EMPAC - Mouse on Mars



The Curtis R. Priem Experimental Media and Performing Arts Center
Rensselaer Polytechnic Institute | Troy, NY


Mouse on Mars

Jan St. Werner - Artist
Andi Toma - Artist


Birger Luedemann - Company Manager
Argeo Ascani - EMPAC Curator, Music
Ian Hamelin - Project Coordinator
Daniel Swalec - Lighting Design / Lighting Director

March 3, 2015 | EMPAC Theatre Stage


A rare US performance by Mouse on Mars, one of the most influential and innovative duos in German electronic music. For the past 21 years, Jan St. Werner and Andi Toma have been making electronic music that defies genre labels and classification, mixing IDM with krautrock, disco, pop, ambient, and avant-garde styles. Their music has been reinterpreted by orchestras and remixed by DJs, performed in concert halls and shown in museums. Characteristically, their recent 21 Again anniversary record featured collaborators as diverse as Tortoise, Prefuse 73, Modeselektor, Junior Boys, and members of Stereolab, the Boredoms, and Battles. Fusing theory, sound research, and deep, sensual experience, the duo has forged an identity around process and agility rather than any set sound profile.

text and logo from the EMPAC website
 photos © Daniel A. Swalec 2015


Technical Project Notes:

For their performance at EMPAC, Mouse on Mars advanced what they referenced as a ‘typical lighting plot’ that included two ‘washlights’, two 4light blinders, two atomic strobes and a smoke machine.  After discussions with our music curator, I decided to use four ROBE ColorWash fixtures along the back edge of the elevated stage.  Four Martin Atomic 3000 strobes with Atomic Color scrollers attached sat along the back wall of the space, and since EMPAC does not have any blinders in inventory, I opted for twelve 1000w mini-ten floodlights in a linear array behind the stage.  While the artists piped their music through the massive sound system, they also sent own video content through a 40,000 lumen projector pointed at a 10ft x 30ft projection screen.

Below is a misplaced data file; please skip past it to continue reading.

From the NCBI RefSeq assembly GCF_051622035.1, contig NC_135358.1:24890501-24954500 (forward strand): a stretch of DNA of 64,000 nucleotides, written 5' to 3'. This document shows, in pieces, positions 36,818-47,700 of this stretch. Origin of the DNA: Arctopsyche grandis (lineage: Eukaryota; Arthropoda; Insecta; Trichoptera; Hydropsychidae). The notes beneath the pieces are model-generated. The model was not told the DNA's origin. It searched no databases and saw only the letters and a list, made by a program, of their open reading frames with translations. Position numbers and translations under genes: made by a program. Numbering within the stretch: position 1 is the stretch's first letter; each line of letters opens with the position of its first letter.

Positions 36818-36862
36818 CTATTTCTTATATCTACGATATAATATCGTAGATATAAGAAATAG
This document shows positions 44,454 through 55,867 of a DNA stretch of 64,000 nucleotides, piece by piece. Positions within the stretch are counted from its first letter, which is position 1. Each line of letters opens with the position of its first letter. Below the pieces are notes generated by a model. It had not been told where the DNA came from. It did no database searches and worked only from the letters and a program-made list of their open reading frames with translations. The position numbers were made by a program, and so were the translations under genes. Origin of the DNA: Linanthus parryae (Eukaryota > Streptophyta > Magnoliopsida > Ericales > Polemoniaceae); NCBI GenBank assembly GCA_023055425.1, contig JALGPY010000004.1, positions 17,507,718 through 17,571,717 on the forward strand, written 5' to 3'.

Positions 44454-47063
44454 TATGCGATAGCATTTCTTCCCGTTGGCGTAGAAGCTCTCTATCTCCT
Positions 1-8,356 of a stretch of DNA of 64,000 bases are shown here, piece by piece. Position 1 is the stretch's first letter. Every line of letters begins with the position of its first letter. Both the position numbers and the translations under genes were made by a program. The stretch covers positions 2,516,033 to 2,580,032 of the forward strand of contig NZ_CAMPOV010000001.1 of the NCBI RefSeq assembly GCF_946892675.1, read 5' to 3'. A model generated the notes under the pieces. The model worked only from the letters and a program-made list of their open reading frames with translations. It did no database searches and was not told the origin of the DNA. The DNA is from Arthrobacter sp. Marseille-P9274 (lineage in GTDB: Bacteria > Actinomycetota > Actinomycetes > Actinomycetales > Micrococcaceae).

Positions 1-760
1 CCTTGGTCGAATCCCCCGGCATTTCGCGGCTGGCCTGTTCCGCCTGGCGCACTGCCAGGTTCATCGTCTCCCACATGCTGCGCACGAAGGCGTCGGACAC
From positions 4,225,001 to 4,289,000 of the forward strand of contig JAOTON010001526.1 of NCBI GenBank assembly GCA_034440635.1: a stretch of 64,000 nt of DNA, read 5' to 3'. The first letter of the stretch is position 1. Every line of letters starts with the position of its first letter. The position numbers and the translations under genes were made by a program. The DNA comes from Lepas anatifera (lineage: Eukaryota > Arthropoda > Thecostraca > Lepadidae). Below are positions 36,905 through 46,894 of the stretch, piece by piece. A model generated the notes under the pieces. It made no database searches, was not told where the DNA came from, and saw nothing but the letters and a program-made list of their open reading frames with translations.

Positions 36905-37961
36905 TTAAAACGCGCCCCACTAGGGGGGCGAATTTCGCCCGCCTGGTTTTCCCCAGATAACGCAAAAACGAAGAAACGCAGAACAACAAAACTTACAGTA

While cueing on an ETC EOS lighting console, I relied on recorded cues as base elements and manually operated faders and buttons to cause the bumps and intensities, I landed on an extremely interesting element to include in the live performance.  The contrast between incandescent blinders (or in this casse, floodlights) and xenon strobe lights was incredible in the darkened room.  Hits of color from both the ROBE ColorWash fixtures and the scrollers on the atomics at times were amazing additions to the video elements, although some of the most interesting moments were the contrast between xenon and tungsten.






To download a PDF synopsis of my work on this project please click the download button below.